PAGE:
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The wave of recent anti-LGBTQ+ bills launched across the US is unlikely to win over voters who are more focused on practical issues such as health and education, said a trailblazing Black gay lawmaker.

The spate of conservative-sponsored legislation from anti-trans bills to drag queen bans is a backlash against the growing support for LGBTQ+ rights, said Pennsylvania state representative Malcolm Kenyatta, as polls show rising acceptance among Americans.

“People only fight you when you’re winning,” Democrat Kenyatta, 32, told Openly.

“When people are given an option between somebody who’s going to lower your healthcare costs, who’s going to help your kid go to a good school … versus somebody who’s picking on drag queens. I mean, give me a break.”

In 2018, Kenyatta – the grandson of renowned 1960s civil rights leader Muhammad I. Kenyatta – became the first openly LGBTQ+ person of colour to win election to the Pennsylvania state legislature.

He ran for the Democratic nomination for US Senate in 2021, aiming to become the country’s first Black gay senator, but lost to John Fetterman, who went on to win the seat.

The documentary film “Kenyatta: Do Not Wait Your Turn”, which followed his senate run, was released last month at the annual BFI Flare: London LGBTQIA+ Film Festival.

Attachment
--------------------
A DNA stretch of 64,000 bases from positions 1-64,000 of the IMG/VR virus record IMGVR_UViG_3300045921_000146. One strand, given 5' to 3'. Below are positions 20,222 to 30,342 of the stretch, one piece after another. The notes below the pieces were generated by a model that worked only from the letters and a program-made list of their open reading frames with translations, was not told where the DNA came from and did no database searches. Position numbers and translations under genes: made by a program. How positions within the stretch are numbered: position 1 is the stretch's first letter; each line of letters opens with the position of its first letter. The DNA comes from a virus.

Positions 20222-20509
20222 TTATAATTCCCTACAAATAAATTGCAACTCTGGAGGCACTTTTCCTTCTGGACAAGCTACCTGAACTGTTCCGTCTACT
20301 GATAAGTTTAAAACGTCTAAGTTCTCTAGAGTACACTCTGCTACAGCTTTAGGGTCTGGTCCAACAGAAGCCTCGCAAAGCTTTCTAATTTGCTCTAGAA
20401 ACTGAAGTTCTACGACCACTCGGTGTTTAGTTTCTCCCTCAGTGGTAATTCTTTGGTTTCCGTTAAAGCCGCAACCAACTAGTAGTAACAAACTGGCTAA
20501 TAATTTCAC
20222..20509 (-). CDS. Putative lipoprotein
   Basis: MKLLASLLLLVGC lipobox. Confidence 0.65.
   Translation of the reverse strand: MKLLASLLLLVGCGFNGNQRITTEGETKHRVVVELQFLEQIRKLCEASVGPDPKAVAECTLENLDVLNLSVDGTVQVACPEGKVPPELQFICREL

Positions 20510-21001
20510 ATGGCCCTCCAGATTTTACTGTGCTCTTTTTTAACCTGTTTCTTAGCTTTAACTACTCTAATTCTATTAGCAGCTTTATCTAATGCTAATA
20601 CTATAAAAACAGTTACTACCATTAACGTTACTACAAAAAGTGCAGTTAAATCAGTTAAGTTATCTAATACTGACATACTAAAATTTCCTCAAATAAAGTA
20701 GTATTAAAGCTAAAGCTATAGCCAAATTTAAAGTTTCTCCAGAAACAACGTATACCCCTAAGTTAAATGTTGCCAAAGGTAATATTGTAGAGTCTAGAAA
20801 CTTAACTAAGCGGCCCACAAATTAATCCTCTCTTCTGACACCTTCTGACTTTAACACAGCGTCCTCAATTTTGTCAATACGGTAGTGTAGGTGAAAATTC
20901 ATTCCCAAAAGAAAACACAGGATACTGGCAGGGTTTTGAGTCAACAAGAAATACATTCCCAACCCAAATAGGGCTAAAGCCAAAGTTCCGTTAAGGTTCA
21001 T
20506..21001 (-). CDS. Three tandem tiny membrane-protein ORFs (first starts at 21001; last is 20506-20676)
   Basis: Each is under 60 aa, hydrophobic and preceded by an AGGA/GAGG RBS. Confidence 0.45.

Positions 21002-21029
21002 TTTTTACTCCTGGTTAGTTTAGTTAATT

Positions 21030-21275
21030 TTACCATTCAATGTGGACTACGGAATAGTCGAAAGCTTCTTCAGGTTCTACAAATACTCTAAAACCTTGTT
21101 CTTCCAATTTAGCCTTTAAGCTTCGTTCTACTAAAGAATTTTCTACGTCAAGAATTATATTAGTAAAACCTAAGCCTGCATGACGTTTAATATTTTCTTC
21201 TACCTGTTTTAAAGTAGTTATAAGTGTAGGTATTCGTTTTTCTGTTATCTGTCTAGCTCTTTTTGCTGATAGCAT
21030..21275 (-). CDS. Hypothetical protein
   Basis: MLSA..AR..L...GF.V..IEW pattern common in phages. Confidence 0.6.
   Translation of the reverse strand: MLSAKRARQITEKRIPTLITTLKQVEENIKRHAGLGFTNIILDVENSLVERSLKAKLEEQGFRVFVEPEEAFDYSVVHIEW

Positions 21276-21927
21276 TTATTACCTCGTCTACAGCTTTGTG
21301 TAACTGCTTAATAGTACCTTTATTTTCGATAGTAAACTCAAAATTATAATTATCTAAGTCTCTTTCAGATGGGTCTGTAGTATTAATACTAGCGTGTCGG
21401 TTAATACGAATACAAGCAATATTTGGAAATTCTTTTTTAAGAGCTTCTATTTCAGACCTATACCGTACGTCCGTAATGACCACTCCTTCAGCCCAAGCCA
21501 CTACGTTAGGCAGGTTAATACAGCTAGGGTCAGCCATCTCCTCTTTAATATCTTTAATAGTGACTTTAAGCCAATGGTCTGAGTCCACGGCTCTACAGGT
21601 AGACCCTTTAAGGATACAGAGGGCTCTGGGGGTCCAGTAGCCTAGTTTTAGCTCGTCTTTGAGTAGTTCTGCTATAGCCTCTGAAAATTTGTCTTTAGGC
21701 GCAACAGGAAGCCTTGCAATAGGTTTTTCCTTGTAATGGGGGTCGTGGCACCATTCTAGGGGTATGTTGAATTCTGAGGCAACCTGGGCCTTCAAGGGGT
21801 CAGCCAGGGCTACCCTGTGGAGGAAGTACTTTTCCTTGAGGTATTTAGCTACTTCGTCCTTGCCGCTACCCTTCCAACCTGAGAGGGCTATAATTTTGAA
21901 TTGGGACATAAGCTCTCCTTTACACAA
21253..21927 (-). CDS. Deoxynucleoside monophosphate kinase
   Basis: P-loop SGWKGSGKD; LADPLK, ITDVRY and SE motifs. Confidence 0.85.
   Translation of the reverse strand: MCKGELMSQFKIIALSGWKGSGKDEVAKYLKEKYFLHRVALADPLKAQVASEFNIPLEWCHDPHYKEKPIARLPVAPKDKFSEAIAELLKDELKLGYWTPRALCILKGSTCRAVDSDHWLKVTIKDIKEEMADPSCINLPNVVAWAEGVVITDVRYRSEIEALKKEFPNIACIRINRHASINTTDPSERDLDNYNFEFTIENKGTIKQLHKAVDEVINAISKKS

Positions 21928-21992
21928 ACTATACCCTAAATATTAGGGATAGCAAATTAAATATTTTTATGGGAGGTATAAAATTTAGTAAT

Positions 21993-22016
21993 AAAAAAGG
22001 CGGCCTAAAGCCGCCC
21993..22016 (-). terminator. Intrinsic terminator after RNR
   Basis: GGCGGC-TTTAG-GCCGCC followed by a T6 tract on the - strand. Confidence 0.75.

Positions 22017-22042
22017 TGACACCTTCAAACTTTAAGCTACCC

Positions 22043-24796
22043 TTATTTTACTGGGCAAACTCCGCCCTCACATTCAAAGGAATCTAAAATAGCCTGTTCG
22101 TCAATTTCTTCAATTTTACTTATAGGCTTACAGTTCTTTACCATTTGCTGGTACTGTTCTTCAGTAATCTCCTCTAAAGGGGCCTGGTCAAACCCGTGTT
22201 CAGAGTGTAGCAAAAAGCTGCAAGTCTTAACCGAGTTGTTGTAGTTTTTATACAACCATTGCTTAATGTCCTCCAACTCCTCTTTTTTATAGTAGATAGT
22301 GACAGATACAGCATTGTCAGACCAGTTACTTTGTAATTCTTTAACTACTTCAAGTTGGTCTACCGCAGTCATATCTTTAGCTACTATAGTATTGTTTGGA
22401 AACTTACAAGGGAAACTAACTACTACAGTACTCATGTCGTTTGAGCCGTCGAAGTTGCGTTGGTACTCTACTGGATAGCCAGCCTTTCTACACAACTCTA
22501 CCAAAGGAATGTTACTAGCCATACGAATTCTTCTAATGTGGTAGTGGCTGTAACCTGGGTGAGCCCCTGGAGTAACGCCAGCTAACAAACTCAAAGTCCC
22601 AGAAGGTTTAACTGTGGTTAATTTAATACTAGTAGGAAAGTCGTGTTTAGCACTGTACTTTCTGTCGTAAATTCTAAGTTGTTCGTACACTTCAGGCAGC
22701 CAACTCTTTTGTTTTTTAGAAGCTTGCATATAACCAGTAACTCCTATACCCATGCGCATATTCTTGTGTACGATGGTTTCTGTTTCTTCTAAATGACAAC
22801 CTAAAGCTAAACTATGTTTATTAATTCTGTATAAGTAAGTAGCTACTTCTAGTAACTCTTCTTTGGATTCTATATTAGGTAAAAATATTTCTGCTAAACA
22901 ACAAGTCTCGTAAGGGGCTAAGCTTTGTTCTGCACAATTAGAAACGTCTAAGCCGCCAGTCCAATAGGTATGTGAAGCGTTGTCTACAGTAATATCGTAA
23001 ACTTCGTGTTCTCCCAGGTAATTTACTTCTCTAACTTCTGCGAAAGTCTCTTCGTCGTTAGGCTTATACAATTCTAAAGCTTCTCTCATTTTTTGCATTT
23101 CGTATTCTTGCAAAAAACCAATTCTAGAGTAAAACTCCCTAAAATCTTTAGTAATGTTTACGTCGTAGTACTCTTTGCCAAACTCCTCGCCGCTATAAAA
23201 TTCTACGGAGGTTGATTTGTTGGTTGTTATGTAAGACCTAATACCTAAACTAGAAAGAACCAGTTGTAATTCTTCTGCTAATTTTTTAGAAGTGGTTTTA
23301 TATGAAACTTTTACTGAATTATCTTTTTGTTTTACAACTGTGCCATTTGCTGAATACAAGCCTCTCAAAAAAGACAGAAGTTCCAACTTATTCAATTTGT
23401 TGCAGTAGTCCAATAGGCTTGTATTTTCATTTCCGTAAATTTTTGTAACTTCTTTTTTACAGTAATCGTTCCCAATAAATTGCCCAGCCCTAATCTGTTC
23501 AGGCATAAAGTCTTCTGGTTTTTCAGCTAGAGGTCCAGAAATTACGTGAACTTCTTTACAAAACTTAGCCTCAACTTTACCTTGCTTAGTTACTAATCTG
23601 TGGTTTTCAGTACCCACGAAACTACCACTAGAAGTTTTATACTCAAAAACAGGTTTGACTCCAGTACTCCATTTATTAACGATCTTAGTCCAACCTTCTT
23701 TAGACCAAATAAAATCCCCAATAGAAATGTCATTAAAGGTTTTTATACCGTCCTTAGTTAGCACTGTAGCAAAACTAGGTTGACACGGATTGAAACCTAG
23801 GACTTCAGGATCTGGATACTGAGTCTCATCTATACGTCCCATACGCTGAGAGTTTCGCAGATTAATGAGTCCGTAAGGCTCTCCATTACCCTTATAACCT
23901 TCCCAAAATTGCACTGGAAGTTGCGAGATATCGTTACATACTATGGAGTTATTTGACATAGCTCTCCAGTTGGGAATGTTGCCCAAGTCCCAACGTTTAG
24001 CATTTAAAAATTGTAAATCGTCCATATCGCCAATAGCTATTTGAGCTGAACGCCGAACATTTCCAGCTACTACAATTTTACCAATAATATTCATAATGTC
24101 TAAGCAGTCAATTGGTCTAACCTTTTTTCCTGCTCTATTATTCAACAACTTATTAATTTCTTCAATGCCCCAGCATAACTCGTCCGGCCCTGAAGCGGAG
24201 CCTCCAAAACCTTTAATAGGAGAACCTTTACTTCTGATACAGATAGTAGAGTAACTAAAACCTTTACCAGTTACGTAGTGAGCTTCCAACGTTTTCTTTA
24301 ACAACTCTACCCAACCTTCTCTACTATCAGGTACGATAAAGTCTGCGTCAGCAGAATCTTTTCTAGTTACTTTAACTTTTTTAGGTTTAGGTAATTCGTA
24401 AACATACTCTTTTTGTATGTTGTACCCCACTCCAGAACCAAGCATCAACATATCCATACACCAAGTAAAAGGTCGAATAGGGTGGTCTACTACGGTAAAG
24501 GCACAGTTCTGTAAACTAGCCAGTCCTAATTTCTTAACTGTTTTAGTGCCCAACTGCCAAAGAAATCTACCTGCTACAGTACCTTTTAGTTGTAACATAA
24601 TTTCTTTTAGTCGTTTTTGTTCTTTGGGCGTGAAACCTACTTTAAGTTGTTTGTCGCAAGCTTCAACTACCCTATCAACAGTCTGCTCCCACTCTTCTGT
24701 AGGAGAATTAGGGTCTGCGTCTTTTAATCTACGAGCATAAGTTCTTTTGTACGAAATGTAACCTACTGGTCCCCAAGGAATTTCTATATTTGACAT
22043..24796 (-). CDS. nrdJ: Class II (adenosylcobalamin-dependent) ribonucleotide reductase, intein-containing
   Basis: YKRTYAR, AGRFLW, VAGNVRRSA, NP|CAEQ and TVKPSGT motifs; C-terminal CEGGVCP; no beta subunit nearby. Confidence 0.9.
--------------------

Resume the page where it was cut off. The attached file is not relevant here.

Kenyatta is now running for Pennsylvania auditor general, which would see him oversee the state’s financial accounts.

He spoke out as debate raged over LGBTQ+ issues in the US, pitting conservatives citing family values against activists pushing to protect and expand rights.

Republicans in various states have pursued a wave of laws directed at LGBTQ people – limiting transgender participation in sports, access to gender-affirming medical care and teaching subjects related to gender identity or sexual orientation.

LGBTQ+ rights group Human Rights Campaign in February said it was tracking 340 anti-LGBTQ+ bills introduced by state legislators, 150 of which were specifically aimed at trans people.

Last year, Florida banned classroom instruction on sexual orientation and gender identity for many young students, while Tennessee lawmakers in February attempted to restrict public drag shows with a bill that has since been blocked by a judge.

“What’s happening in Florida and in Tennessee is emblematic of a real strain of hatred and bigotry in the body politic that has found real champions and national leaders,” Kenyatta said.

However, he said he has learned not to get rattled by those who seek to undermine sexual and gender minorities’ rights.

“A part of what hateful folks want you to do is to be sad, is to be angry,” Kenyatta said.

“You don’t have to conform … I think the most powerful thing you can do is to just live your life.”

Reporting by Hugo Greenhalgh.

GAY TIMES and Openly/Thomson Reuters Foundation are working together to deliver leading LGBTQ+ news to a global audience.